His parents, his Jewishness or his childhood, Steven Spielberg has already mentioned them here and there in his films, from
Close Encounters of the Third Kind
But none of his works had been as clearly autobiographical as
, a declaration of love for cinema and his own, a trend he had been developing for nearly twenty-five years.
The story is that of Sammy Fabelman, an American kid who sees his passion for cinema grow as his parents' marriage falls apart.
Decryption of a moving learning story whose roots are deeply rooted in the filmmaker's past.
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In video, The Fabelmans
In video, The Fabelmans
The birth of his vocation
In 1952, little Steven saw his very first film at the cinema:
Under the biggest tent in the world
At barely 6 years old, he is terrified by the key scene of Cecil B. DeMille's feature film: the train accident.
Back home, he decides to recreate the sequence with his electric train, and films a homemade remake of this disaster scene with his father's camera.
This first reconstruction initiated his passion and already shaped a facet of his cinema turned towards the spectacular.
Also, the director naturally makes it the starting point of the vocation of Sammy Fabelman, the young hero of his film and an extension of himself, even in his surname.
If, in German,
means “game” or “play”,
An anxious kid, Spielberg takes refuge in the images and behind his lens at the slightest opportunity.
The Man Who Shot Liberty Valance
in the dark rooms, he canned his first homemade western with his scout friends, and learned the D system, tinkering with traveling shots with a stroller.
He continues with
Escape to Nowhere
, a short film in tribute to his father, a soldier during the Second World War.
The beginnings of
Saving Private Ryan
… During his adolescence, he shot a good fifteen amateur adventure films without which the idea of
might never have germinated in his mind.
He edits each of these films the old-fashioned way, cutting and pasting each sequence by hand.
A craft that he sometimes says he regrets and to which he pays homage in
which, moreover, also reproduces all these first founding shoots.
An inspiring family
The Fabelman parents are largely inspired by those of the filmmaker.
Leah, his mother, whom he often compares to Peter Pan, was a pianist, exuberant, irresponsible and owner of a domestic monkey, like his fictional double played by Michelle Williams.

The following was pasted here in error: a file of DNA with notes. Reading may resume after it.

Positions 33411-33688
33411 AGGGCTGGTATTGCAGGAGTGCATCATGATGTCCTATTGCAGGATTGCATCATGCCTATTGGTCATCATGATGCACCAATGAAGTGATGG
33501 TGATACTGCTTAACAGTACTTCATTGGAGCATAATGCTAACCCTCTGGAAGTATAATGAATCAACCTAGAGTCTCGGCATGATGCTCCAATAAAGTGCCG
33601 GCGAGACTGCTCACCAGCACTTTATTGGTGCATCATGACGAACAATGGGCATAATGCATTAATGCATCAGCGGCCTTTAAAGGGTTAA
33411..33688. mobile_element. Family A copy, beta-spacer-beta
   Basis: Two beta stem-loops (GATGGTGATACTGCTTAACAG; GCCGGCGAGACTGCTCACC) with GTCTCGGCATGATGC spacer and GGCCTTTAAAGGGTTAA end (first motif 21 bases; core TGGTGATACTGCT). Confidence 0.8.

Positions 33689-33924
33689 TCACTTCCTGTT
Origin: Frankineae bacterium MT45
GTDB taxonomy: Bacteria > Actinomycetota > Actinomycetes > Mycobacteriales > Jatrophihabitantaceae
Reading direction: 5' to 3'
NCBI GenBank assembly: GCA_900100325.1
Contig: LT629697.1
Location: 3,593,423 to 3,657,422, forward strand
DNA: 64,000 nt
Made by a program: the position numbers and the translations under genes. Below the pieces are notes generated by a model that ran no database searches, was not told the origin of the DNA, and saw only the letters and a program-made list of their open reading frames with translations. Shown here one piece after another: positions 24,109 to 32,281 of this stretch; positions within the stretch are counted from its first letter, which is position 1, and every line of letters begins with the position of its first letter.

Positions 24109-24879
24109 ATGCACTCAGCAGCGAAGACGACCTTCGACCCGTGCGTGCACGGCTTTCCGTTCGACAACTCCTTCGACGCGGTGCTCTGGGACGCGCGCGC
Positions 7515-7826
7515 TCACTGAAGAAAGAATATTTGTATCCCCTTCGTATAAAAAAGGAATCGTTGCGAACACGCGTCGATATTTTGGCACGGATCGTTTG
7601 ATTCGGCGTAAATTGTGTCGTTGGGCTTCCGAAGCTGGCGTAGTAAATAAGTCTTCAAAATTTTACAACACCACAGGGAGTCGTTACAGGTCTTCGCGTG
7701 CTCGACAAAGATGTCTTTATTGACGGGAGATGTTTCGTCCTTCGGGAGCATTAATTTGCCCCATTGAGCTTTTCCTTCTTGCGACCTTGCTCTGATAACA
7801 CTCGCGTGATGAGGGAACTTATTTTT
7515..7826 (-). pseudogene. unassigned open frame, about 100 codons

Like the character played by Paul Dano, his father was an engineer at IBM,
, composed and very much in love with his mother.
Their divorce had a profound effect on the director, who in many of his films (
ET, Empire of the Sun, AI Artificial Intelligence
...), recounts the feeling of abandonment of children.
But, independently of the traces they left on Spielberg, his father, his mother and his three sisters were also his first actors: he constantly staged them in small short films, and filmed family reunions.
All these archives were also made available to his cast before filming.
These reels are, however, charged with a heavy past that he evokes in the film: it was while browsing one of them that he discovered the relationship between his mother and his father's best friend.
A secret that will blow up the hearth.
Discovering the stars
A story of learning requires,
also returns to the first love emotions, school integration or the loss of innocence.
Like his film alter ego, Steven Spielberg thus admits to having been heckled by two anti-Semitic students who, by his own admission, however, did not spoil his schooling.
Long before directing Leonardo DiCaprio or Tom Hanks, he also discovered the aura of actors, the cigeny of certain faces, thanks to a film made for his high school in which a fellow athlete captured all the light.
The result on the screen was so disturbing that the main interested party began to cry and ran away after the screening.
A true story, again transposed to the screen.
A film lesson
In the film, young Sammy moves to Los Angeles with his father, and lands his first studio contract for the
Pure fiction, because it is with
and the fantastic
series that Steven actually cut his teeth.
On the other hand, his brief meeting with John Ford, the cult director of
The Heroic Charge
was very similar to the one told in the film.
Barely returned from a drunken date with one of his conquests, the legend of American cinema, cigar in hand and eye patch in place, receives his fan between two doors and asks him to indicate the line of horizon on pictures.
After the boy has complied, the maestro gives him the key to a good filmmaker's gaze: “When the horizon is up, it's interesting.
When it's down, it's interesting.
When it's in the middle, it's terribly boring.
Wink all the more delectable that it is David Lynch, another giant of the cinema, who camped here the myth.
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“You will live from your art, but it will break your heart, leave you alone, make you an exile.”
The little story does not say whether this line pronounced by Sammy's great-uncle in the film is inspired by real events, but it resonates like the profession of faith of a filmmaker who, for fifty years now, has devoted his life to embellishing ours with stories as personal as they are universal.